clock menu more-arrow no yes

Trump mocked Clinton's "woman card." He forgets that makes the election about masculinity.

Hillary Clinton capitalized on Donald Trump mocking the "woman card."
Hillary Clinton capitalized on Donald Trump mocking the "woman card."
hillaryclinton.com

Hillary Clinton is playing the woman card. But maybe Donald Trump is playing the man card.

"[I]f Hillary Clinton were a man, I don't think she'd get 5 percent of the vote," Trump responded to a question from Vox's Liz Plank. "The only thing she's got going is the woman's card, and the beautiful thing is, women don't like her."

The press was swift to embrace it as a scandal of the day. The Washington Post's Alexandra Petri cleverly used the "woman card" to point out all the subtle sexism women face in everyday life, and Bloomberg pointed out it was a preview of what's to come in the general election.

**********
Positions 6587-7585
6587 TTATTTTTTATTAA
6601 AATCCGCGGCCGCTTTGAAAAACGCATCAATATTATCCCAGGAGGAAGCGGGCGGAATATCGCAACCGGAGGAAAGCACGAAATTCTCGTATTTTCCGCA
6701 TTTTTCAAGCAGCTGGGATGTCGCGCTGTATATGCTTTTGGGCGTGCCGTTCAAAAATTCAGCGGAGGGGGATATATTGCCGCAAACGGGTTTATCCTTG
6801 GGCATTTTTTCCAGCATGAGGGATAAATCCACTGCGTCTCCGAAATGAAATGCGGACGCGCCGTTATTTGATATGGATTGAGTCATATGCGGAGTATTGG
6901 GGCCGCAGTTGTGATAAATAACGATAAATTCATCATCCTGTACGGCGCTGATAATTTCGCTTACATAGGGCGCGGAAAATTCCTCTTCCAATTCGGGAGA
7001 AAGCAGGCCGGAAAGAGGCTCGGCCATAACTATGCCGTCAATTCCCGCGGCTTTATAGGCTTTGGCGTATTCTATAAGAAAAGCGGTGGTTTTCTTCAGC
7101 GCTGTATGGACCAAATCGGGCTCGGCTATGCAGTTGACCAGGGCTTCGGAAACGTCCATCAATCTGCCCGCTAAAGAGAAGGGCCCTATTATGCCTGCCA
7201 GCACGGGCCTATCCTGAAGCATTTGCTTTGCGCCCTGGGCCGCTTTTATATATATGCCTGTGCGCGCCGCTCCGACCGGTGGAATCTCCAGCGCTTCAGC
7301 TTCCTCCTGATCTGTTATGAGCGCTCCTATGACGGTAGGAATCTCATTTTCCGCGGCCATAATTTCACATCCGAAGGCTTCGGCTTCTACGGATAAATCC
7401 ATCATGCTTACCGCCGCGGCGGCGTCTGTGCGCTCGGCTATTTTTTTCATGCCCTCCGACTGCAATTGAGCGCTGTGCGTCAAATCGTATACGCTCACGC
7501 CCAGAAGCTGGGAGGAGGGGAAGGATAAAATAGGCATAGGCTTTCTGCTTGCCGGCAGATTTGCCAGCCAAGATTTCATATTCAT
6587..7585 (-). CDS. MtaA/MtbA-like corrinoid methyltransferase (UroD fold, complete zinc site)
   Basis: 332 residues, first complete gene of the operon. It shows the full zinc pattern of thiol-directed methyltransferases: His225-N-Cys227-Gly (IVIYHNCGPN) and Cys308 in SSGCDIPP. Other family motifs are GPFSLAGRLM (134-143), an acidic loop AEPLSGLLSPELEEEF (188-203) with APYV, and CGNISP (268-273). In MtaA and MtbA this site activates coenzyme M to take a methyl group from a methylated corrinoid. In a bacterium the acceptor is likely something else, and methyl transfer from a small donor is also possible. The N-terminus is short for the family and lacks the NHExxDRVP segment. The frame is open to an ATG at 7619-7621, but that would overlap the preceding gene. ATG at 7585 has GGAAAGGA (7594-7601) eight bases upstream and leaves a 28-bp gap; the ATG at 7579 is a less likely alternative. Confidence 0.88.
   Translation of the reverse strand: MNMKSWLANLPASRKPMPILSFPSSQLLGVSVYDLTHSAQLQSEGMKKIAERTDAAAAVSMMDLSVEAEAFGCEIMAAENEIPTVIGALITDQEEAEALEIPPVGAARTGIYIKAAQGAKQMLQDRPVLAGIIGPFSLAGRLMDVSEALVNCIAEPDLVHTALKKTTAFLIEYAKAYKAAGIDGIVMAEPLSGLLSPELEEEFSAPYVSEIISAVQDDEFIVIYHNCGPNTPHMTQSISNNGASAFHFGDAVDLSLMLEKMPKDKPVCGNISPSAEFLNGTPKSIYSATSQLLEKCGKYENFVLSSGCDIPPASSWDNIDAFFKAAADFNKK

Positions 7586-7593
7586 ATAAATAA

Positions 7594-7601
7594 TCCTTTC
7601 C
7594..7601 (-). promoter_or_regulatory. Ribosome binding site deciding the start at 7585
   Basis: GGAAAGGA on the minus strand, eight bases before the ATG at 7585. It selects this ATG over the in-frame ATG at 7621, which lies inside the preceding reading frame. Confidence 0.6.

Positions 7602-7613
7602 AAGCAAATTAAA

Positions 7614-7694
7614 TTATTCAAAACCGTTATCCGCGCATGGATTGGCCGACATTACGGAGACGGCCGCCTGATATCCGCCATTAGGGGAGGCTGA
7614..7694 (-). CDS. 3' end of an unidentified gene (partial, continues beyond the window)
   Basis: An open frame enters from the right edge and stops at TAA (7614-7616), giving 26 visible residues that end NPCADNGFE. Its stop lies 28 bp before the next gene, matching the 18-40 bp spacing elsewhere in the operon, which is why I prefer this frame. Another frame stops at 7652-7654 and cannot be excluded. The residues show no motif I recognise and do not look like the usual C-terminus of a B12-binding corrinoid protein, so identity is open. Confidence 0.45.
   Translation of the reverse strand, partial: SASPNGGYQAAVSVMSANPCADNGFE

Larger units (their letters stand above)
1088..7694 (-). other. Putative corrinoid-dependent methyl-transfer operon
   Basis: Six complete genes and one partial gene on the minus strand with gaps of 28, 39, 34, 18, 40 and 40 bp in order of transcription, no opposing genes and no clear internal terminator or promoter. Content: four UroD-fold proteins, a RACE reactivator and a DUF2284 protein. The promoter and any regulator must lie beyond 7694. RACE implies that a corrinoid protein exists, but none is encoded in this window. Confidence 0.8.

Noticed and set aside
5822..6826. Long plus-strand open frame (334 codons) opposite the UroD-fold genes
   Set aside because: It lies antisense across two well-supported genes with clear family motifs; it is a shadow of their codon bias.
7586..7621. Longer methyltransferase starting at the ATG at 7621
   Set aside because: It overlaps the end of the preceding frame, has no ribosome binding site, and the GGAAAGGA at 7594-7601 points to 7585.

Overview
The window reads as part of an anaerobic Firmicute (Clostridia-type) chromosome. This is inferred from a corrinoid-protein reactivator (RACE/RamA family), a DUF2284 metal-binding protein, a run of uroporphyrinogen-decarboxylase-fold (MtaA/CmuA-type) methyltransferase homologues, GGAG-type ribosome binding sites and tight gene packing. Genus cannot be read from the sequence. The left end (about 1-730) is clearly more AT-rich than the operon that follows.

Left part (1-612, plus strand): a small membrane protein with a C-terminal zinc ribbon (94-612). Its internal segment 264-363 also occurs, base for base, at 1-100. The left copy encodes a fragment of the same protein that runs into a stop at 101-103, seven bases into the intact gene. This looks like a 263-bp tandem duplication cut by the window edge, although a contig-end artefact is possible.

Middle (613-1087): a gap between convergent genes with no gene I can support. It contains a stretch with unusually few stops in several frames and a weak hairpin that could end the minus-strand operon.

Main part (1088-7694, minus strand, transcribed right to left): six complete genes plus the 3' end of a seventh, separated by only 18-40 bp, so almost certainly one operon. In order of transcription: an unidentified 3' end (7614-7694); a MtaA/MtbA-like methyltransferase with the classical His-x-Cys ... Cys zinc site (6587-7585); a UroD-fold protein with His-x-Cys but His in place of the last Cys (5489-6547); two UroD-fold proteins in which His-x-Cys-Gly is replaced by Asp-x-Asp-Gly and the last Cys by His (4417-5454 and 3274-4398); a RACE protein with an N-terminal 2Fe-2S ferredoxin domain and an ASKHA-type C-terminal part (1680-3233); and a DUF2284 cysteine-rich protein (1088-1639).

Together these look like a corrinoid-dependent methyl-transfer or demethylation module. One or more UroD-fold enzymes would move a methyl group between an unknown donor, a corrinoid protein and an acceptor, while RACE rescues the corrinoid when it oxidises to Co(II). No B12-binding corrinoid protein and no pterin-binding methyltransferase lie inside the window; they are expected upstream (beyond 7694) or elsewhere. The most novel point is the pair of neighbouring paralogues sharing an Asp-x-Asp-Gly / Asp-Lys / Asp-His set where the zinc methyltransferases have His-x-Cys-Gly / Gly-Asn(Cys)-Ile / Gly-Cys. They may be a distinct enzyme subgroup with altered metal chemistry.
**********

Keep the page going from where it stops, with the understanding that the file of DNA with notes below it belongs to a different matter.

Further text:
But as tempting as it is to chalk this whole thing up to a silly campaign moment, there are real questions about whether this "gender card" debate will help or hurt either candidate in the general election moving forward.

Research, at least all of the research before Donald Trump arrived on the scene, seemed to indicate a candidate's gender doesn't really matter— but it's more complicated than voters' decisions at the ballot box.

The flap reveals a lot not just about how Clinton is playing the woman card, but also about how Trump is playing the man card. If he plays the card wrong and loses, that could signal a big shift in how we think about women in power in US politics.

What do we talk about when we talk about the "gender card"?

Hillary Clinton unsmiling (Melina Mara/The Washington Post/Getty Images)

(Melina Mara/The Washington Post via Getty Images)

The subtle implication Trump was making was that Clinton somehow has an unfair advantage because she's a woman.